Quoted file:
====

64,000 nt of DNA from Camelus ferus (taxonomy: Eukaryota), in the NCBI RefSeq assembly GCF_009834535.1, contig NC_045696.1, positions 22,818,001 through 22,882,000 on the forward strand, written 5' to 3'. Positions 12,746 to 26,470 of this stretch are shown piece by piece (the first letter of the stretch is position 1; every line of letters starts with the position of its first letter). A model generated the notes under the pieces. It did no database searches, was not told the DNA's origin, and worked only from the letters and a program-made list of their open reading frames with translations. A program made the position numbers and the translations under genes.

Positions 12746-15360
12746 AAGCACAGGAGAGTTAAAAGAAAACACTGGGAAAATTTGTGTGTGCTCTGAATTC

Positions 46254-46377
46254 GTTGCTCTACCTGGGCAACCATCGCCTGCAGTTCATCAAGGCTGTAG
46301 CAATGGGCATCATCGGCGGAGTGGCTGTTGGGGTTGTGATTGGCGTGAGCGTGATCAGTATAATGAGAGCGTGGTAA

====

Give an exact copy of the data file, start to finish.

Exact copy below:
64,000 nt of DNA from Camelus ferus (taxonomy: Eukaryota), in the NCBI RefSeq assembly GCF_009834535.1, contig NC_045696.1, positions 22,818,001 through 22,882,000 on the forward strand, written 5' to 3'. Positions 12,746 to 26,470 of this stretch are shown piece by piece (the first letter of the stretch is position 1; every line of letters starts with the position of its first letter). A model generated the notes under the pieces. It did no database searches, was not told the DNA's origin, and worked only from the letters and a program-made list of their open reading frames with translations. A program made the position numbers and the translations under genes.

Positions 12746-15360
12746 AAGCACAGGAGAGTTAAAAGAAAACACTGGGAAAATTTGTGTGTGCTCTGAATTC

Positions 46254-46377
46254 GTTGCTCTACCTGGGCAACCATCGCCTGCAGTTCATCAAGGCTGTAG
46301 CAATGGGCATCATCGGCGGAGTGGCTGTTGGGGTTGTGATTGGCGTGAGCGTGATCAGTATAATGAGAGCGTGGTAA